Jurkat T cells or K562 cells were plated on a six-well-plate a day prior to transduction. TCR-CD8-Jurkat cells were prepared by adding high-titer TCR and CD3-CD8 lentiviruses into the Jurkat cells, together with 12 μg/ml protamine. SCT-K562 cells were obtained by adding high-titer pMHC-SCT lentiviruses into K562 cells along with 12 μg/ml protamine. To improve the expression of TCR and CD8, TCR-CD8-Jurkat cells were cultured for 14 days under the pressure of 2 μg/ml puromycin. TCR-CD8-Jurkat cells were co-incubated in a 96-well-plate at a 1:1 ratio with various SCT-K562 cells. After 48 h of co-incubation, the supernatant was tested for secreted IL-2 with an ELISA kit and processed according to the protocol of the manufacturer (Biolegend, San Diego, California).

Human peripheral blood lymphocytes (PBLs) from healthy donors (D1 and D2) were used. PBLs were isolated from heparinized blood by density gradient centrifugation using Ficoll-Hypaque (Tianjin Haoyang). T cells were isolated from PBLs with magnetic beads coated with anti-CD4 and anti-CD8 antibodies and processed according to the protocol of the manufacturer (MACS). Two days before viral transduction, six-well-plates were coated with RetroNectin (Takara Bio, Japan) for 2 h. 1–2 × 106 total primary T cells were added to the pre-coated plates and activated per well using the Human T-Activator CD3/CD28 (ThermoFisher, Waltham, MA) in GT-T551 T cell medium (Takara, Japan) supplemented with 5% (v/v) human AB serum, 2,000 U/ml rhIL-2 and antibiotics (pen/strep). After activation, high-titer TCR-lentiviruses and protamine sulfate (12 μg/ml) were added into the activated primary T cells. The medium was refreshed 24 h later and maintained with GT-T551 T cell medium. After 7 days, transduced T cells were assayed for TCR surface expression and used for functional assays as below.

Intracellular Cytokine Staining

Intracellular cytokine staining assay was performed as previously described (53). Briefly, TCR-transduced T cells were co-cultured with SCT-K562 cells at a ratio of 1:1 in 96-well-plates for 4 h. Cells cultured with medium alone or PMA/ION were used as negative or positive controls, respectively. The cells were incubated with Golgistop (BD Biosciences, San Jose, California) for an additional 10 h at 37°C. Cells were stained with anti-CD3 and anti-CD4/or anti-CD8 surface markers, fixed, and permeabilized in permeabilizing buffer (BD Biosciences, San Jose, California), and subsequently stained with anti-IFN-γ-PE/Cy7. Samples were then washed, re-suspended, and then analyzed on a FACSAria III.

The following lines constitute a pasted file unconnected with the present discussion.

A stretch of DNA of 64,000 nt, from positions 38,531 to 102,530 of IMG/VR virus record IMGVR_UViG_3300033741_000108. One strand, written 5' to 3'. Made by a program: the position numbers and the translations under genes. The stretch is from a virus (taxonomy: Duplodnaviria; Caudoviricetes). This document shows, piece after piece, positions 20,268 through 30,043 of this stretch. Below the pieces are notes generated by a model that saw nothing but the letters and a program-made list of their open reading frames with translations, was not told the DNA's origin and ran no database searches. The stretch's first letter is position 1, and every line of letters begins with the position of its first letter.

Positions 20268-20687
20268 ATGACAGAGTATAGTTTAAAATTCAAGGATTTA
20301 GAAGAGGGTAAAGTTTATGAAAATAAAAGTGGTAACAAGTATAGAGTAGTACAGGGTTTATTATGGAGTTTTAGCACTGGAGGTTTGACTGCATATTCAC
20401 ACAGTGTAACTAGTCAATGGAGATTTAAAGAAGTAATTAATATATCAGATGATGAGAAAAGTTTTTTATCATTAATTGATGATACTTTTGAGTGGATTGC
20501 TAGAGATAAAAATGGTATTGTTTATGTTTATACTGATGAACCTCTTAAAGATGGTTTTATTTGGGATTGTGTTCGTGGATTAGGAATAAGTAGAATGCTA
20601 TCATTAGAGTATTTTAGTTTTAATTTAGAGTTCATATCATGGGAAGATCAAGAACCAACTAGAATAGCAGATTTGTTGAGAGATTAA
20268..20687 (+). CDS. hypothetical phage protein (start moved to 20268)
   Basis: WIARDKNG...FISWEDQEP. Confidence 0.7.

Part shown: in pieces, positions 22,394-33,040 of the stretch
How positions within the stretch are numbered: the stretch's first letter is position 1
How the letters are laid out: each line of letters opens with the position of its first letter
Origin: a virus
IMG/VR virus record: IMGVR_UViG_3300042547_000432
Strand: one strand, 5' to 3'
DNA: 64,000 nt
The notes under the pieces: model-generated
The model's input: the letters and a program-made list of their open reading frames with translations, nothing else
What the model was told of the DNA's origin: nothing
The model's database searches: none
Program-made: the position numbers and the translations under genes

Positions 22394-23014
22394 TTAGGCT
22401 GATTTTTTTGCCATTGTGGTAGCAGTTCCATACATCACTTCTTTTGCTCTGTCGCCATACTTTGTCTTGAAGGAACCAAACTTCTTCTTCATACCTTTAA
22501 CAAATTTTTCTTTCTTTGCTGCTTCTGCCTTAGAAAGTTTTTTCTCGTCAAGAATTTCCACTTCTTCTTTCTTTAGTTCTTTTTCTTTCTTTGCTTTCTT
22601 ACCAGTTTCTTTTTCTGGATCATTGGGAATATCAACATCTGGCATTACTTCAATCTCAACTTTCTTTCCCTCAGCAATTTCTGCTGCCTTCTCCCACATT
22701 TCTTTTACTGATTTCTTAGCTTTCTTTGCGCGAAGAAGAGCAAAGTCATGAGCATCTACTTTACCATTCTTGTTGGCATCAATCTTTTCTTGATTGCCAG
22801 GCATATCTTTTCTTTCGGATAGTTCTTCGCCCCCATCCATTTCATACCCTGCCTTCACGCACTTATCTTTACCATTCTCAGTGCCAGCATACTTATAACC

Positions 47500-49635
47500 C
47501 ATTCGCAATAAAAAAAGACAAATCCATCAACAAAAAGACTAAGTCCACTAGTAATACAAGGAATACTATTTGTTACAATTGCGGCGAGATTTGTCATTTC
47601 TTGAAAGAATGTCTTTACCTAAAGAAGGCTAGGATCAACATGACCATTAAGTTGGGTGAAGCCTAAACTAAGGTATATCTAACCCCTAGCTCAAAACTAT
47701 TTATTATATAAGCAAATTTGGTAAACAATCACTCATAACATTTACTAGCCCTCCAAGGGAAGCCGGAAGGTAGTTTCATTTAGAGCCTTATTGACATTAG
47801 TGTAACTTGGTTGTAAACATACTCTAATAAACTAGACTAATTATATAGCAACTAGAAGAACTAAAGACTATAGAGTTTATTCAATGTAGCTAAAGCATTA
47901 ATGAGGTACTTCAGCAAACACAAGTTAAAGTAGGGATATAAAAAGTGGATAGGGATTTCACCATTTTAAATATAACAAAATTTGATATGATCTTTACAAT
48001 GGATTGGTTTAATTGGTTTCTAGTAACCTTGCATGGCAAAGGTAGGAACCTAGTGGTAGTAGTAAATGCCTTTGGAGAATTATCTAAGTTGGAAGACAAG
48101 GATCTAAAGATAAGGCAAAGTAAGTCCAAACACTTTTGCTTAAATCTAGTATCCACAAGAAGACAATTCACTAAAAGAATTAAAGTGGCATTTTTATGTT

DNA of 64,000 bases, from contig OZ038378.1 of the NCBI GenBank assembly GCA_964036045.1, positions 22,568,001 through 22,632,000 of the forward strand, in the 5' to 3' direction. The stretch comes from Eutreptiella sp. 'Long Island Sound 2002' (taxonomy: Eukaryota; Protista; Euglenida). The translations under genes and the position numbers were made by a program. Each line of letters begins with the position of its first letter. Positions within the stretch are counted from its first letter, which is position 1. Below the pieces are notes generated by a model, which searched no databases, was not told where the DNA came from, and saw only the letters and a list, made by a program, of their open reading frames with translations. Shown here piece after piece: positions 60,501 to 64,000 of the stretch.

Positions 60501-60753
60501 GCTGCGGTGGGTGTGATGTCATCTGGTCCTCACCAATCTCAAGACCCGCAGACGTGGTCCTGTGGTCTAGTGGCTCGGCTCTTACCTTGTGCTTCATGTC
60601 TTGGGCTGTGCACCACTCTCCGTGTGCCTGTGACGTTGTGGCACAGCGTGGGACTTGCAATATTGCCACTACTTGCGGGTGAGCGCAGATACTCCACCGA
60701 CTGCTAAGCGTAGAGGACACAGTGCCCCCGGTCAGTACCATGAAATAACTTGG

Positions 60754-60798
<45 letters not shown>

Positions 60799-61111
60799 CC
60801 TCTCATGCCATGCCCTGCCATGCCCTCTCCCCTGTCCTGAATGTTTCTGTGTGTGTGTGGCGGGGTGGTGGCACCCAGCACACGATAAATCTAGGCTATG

Interferon γ-Specific ELISPOT Assay

ELISPOT assay was performed using an IFN-γ secreting ELISPOT assay (BD Bioscience, San Jose, California) as previously described (53). In brief, 96-well ELISPOT plate was pre-incubated with anti-IFN-γ coating antibody overnight at 4°C, and then blocked for 2 h at RT. With TCR-transduced T cells as effector cells and SCT-K562 cells as target cells, the effector cells and target cells were co-incubated in pre-incubated plates with different ratios (10:1; 5:1; 1:1; 1:5; and 1:10) with a total of 2 × 104 cells per well. Effector cells incubated with PMA/ION were added as positive controls, and effector cells incubated with medium were employed as negative controls. After incubation of 18 h, cells were removed, and the plates were processed according to the instructions of the manufacturer (BD Life Sciences, San Jose, California). The number of spots were determined using an automatic ELISPOT reader and image analysis software (Cellular Technology Ltd., Ohio).